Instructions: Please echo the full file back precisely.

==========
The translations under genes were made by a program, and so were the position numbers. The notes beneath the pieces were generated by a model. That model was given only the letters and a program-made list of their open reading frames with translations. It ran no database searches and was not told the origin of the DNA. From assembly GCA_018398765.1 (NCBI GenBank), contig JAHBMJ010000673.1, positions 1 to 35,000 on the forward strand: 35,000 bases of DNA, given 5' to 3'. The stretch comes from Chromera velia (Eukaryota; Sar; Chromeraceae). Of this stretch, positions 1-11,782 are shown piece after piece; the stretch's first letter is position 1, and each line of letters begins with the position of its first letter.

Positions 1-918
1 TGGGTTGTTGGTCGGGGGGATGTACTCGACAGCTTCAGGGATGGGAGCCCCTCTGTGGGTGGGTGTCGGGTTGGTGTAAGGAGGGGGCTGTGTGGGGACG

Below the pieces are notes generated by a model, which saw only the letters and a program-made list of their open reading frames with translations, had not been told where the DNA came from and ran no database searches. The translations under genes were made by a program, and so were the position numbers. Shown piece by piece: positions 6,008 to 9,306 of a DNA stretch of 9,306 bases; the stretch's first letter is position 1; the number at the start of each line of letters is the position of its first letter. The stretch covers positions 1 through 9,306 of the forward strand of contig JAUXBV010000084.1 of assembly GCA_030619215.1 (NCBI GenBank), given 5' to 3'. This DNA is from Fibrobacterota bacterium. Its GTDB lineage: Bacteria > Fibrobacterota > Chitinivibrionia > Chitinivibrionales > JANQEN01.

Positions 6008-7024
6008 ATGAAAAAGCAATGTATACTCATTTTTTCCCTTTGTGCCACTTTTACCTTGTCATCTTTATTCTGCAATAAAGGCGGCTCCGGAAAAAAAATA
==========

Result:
The translations under genes were made by a program, and so were the position numbers. The notes beneath the pieces were generated by a model. That model was given only the letters and a program-made list of their open reading frames with translations. It ran no database searches and was not told the origin of the DNA. From assembly GCA_018398765.1 (NCBI GenBank), contig JAHBMJ010000673.1, positions 1 to 35,000 on the forward strand: 35,000 bases of DNA, given 5' to 3'. The stretch comes from Chromera velia (Eukaryota; Sar; Chromeraceae). Of this stretch, positions 1-11,782 are shown piece after piece; the stretch's first letter is position 1, and each line of letters begins with the position of its first letter.

Positions 1-918
1 TGGGTTGTTGGTCGGGGGGATGTACTCGACAGCTTCAGGGATGGGAGCCCCTCTGTGGGTGGGTGTCGGGTTGGTGTAAGGAGGGGGCTGTGTGGGGACG

Below the pieces are notes generated by a model, which saw only the letters and a program-made list of their open reading frames with translations, had not been told where the DNA came from and ran no database searches. The translations under genes were made by a program, and so were the position numbers. Shown piece by piece: positions 6,008 to 9,306 of a DNA stretch of 9,306 bases; the stretch's first letter is position 1; the number at the start of each line of letters is the position of its first letter. The stretch covers positions 1 through 9,306 of the forward strand of contig JAUXBV010000084.1 of assembly GCA_030619215.1 (NCBI GenBank), given 5' to 3'. This DNA is from Fibrobacterota bacterium. Its GTDB lineage: Bacteria > Fibrobacterota > Chitinivibrionia > Chitinivibrionales > JANQEN01.

Positions 6008-7024
6008 ATGAAAAAGCAATGTATACTCATTTTTTCCCTTTGTGCCACTTTTACCTTGTCATCTTTATTCTGCAATAAAGGCGGCTCCGGAAAAAAAATA